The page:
Posted by : Starships and Dragons Monday, June 30, 2014
"Day before yesterday I saw a rabbit, yesterday a deer, and today, you."
Robert F. Young, a lesser known science fiction writer in the 20th century, died on June 22. As he's the author of one of my favorite short stories, I wanted to write something about him (I'm a week late, but I've always been a procrastinator).
Dandelion Girl is one of Young's, if not the most, famous story of his. It has influenced the anime RahXephon and is referenced several times in the visual novel Clannad.
The novel is about a married, middle-aged man named Mark Randolph. He goes on vacation, which he only has twice a year, to a nearby rural area alone (his wife, Anne, has jury duty, and their son is at college), and meets a young woman with dandelion-colored hair wearing a white dress named Julie Danvers on the hilltop there. She informs him that she is from the year 2201, using the time machine her father made. Mark does not believe her, but goes along, partially because of her smile. They talk for a few more hours before leaving. The next few days, he goes up to the hill and meets Julie, who wears a different colored dress, and they talk for hours about their mutual interests.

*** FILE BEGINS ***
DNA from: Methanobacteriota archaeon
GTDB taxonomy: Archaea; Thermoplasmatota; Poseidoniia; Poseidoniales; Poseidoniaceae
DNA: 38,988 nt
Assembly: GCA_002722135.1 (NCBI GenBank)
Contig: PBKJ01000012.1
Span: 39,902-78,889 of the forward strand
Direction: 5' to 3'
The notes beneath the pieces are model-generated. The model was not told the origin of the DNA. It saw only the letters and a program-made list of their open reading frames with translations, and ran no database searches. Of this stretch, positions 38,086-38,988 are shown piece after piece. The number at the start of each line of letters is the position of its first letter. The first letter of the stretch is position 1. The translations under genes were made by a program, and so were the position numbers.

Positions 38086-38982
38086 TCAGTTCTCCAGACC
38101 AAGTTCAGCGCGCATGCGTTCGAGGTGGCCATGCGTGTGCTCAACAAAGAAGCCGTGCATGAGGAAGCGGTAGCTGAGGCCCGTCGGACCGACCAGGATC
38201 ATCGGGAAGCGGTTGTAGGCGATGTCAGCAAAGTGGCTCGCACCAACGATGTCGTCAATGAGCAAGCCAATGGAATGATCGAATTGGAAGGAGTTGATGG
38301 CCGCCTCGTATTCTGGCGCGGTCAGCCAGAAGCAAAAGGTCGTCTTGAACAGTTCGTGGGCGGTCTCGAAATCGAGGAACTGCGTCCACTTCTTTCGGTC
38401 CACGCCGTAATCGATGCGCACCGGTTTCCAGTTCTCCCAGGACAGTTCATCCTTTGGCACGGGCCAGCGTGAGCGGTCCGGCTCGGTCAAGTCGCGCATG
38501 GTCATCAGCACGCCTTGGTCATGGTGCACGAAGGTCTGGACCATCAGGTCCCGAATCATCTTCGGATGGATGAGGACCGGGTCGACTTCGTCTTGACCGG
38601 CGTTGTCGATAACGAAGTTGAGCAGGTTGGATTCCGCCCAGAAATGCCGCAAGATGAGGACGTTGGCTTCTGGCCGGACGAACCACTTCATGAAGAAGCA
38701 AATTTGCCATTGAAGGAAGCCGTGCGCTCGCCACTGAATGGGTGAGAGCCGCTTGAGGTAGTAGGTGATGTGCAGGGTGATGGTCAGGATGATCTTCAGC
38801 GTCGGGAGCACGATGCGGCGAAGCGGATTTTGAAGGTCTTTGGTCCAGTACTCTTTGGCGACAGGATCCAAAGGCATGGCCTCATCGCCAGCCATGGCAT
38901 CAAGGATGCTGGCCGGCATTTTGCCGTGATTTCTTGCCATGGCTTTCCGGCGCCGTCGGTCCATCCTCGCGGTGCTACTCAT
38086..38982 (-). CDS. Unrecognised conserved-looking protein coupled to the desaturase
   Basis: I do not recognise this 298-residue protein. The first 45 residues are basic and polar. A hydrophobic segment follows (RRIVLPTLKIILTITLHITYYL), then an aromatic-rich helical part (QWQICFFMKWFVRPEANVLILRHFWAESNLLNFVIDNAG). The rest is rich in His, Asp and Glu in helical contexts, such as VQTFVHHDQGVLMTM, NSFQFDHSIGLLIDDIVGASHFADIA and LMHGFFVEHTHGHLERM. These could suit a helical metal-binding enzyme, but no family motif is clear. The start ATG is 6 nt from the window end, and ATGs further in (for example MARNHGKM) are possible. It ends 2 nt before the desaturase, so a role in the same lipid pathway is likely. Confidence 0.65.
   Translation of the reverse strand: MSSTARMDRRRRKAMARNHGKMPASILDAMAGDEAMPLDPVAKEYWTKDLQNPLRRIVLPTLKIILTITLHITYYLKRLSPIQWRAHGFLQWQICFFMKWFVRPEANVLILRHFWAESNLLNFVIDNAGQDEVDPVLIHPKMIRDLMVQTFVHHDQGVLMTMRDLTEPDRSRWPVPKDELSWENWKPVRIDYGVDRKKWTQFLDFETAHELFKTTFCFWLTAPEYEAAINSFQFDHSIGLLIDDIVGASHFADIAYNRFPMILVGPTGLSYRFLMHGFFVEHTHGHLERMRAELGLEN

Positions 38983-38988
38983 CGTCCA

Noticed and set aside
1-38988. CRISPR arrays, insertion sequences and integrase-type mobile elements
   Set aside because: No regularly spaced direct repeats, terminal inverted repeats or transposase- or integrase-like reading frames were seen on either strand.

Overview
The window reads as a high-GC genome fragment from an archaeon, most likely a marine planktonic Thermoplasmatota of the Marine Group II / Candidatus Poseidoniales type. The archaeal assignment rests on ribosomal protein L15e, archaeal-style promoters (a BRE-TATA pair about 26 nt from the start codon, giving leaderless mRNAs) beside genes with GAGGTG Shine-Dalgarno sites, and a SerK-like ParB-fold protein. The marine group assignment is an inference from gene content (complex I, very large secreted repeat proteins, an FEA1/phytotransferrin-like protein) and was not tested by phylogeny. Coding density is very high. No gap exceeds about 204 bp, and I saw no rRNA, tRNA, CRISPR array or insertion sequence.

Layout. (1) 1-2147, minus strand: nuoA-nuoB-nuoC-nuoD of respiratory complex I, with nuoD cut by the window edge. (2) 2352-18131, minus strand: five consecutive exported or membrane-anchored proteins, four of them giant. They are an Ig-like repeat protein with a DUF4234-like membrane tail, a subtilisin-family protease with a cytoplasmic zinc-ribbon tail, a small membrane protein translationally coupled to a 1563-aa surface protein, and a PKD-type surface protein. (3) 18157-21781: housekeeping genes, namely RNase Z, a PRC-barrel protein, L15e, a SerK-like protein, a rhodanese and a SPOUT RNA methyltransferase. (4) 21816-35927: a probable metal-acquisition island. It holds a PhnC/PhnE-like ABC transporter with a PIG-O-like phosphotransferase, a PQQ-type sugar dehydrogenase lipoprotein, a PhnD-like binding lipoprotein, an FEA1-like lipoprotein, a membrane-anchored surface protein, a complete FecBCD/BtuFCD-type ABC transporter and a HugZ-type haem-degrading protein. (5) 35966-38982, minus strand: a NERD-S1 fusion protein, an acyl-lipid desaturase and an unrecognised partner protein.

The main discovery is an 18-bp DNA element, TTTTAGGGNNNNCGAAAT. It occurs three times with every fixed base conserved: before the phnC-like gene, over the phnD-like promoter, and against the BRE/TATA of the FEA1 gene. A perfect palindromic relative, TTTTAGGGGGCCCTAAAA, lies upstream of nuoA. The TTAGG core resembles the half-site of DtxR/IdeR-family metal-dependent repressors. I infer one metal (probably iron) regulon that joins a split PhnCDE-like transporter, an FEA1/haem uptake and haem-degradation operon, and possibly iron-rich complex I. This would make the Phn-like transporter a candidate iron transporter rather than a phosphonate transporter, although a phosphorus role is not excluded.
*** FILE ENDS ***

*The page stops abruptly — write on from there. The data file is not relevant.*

Well, that's as far as I can get without spoiling it. It's honestly something you have to read to experience. Although I've read stories very similar to this, The Dandelion Girl has touched me in a poignant way, similar to, say, the French novella The Little Prince (which I'll talk about another time). The language is slightly dated, considering it is from the 1960s, but the message still gets across.
If you have read The Dandelion Girl, then I'd recommend you to read some of his other short stories. Star Mother has a very similar vibe, and is about a woman whose son becomes a 'star', or an outer-space vigil for the American government. L'Arc De Jeanne is about Joan of Arc in an extraterrestrial scenario. His novel The Last Yggdrasil is about several people wanting to cut down the last world tree (referencing Yggdrasil, the tree in Norse mythology where all the worlds are located and the home to many beings).
If reading isn't your thing, but you like video games, the RPG To The Moon has the same type of atmosphere and is more tragic. It's short and doesn't exactly have great dialogue, gameplay, or world design, but it will make you cry. Like The Dandelion Girl, you have to play it to understand why it's good.
May I see you again, Angela